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Hemifacial microsomia (HFM), also called craniofacial microsomia (CFM), is a birth defect that occurs when a part of the face appears small or underdeveloped. It primarily affects the:
The severity of the underdevelopment varies greatly. Most people with this condition have differences in the size and shape of facial structures from one side of the face to the other. This is called facial asymmetry. Others might be affected on only one side of the face. According to the National Institutes of Health (NIH), about two-thirds of people with HFM have different abnormalities on both sides of the face.
Those with HFM may also have abnormalities in other parts of the body. HFM is the most common facial birth defect after clefts.
The primary symptom of hemifacial microsomia is an abnormal appearance. Some deformities are easily noticeable and others are less noticeable. The most common deformities include:
Other complications from HFM include spinal malformation, abnormal kidneys, and heart defects. Some children also have limited muscle movements, difficulty opening the mouth, or poor alignment of the teeth. Nerve problems or hearing difficulties are also common.
This study investigates the increased risk of social and emotional difficulties for people with HFM. It shows that, compared to their peers, they are:
HFM occurs in somewhere between 1 in 5,600 and 1 in 26,550 newborns, according to the NIH. This range may be an underestimation because doctors don’t agree on the criteria for diagnosis, and because mild cases may go undiagnosed.
Adults with HFM have a 3 percent chance of passing the condition on to their children, according to FACES: The National Craniofacial Association. Parents who’ve had one child with HFM have a 0 to 1 percent chance of having another child with the condition.
The disorder occurs about 50 percent more often in males than females.
A developing embryo has six pairs of pharyngeal arches, which develop into the muscles, arteries, nerves, and cartilage of the face and neck. The first and second arches, called the branchial and visceral arches, develop into the lower jaw, nerves and muscles used for chewing and facial expression, and parts of the ear. Hemifacial microsomia occurs when these first and second pharyngeal arches don’t develop properly. Why this occurs is unknown.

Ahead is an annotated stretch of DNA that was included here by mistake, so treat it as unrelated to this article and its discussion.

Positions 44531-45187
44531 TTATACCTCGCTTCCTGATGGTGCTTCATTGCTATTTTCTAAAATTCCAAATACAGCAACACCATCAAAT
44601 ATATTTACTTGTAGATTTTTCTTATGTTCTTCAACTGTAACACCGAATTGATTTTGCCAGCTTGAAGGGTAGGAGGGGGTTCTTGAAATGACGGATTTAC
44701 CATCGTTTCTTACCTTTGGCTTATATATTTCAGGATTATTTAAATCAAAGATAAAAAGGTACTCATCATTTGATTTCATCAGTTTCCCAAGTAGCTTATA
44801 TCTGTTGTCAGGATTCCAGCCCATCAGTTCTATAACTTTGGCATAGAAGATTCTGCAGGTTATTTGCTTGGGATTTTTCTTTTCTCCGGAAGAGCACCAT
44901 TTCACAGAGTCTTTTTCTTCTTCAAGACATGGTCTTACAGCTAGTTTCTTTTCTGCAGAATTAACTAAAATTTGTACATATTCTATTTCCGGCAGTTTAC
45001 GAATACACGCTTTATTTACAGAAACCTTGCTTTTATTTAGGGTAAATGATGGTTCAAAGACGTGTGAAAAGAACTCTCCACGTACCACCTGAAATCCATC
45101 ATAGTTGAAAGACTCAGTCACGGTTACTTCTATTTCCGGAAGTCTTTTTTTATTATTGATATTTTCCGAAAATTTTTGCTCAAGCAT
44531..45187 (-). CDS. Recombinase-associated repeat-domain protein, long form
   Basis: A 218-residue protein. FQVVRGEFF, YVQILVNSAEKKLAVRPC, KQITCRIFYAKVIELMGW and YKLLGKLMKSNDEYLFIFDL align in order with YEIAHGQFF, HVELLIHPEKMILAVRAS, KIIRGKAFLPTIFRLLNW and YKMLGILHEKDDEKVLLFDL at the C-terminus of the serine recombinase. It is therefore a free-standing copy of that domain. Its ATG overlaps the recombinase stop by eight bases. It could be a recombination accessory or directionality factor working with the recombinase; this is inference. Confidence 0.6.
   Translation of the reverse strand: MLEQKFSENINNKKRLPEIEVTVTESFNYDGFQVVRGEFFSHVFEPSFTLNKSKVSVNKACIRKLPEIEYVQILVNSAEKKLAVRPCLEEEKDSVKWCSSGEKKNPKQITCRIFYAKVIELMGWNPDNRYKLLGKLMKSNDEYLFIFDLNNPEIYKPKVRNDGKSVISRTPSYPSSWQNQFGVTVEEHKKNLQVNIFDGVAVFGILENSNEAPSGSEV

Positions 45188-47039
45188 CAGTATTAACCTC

Research attempts to study a potential genetic cause of HFM. It looks for a duplication or deletion of genetic material in people with HFM. There are some instances of multiple family members with the disorder. According to the NIH, in most cases only one person in a family has the condition. More research needs to be done on the cause of the disorder.
To diagnose hemifacial microsomia, your child’s doctor will review their medical history and perform a physical exam. During the exam the doctor will look closely at their:
To get a better look at the structure of your child’s face and head, a doctor may consult a geneticist or order tests, such as:
To see if other parts of your child’s body are affected by the condition, your doctor may order other tests, such as:
Heart deformities are rare in children with HFM. Kidney issues and cervical spine issues both occur in about 10 to 15 percent of children with HFM, according to the Seattle Children’s Hospital.
Treatment for hemifacial microsomia will depend on the severity of the condition and whether the child suffers from other ailments as a result of the condition. Reconstructive surgery may be performed, but it might be postponed until the child is older and more fully formed. Surgery may not be necessary but chosen for cosmetic reasons.
The following are some examples of treatments that address abnormalities in different areas:
Hemifacial microsomia may cause physical complications. Some children with difficulty eating or breathing must be monitored closely. Others may have minor troubles throughout life with speaking, hearing, or facial movement, especially if they don’t seek treatment.
Despite physical and emotional issues associated with the condition, most people with HFM go on to live healthy and fulfilling lives, regardless of the severity of their condition and whether or not they need surgery or treatment.
Written by: Amber Erickson Gabbey
Medically reviewed on: Jun 10, 2016: University of Illinois-Chicago, College of Medicine
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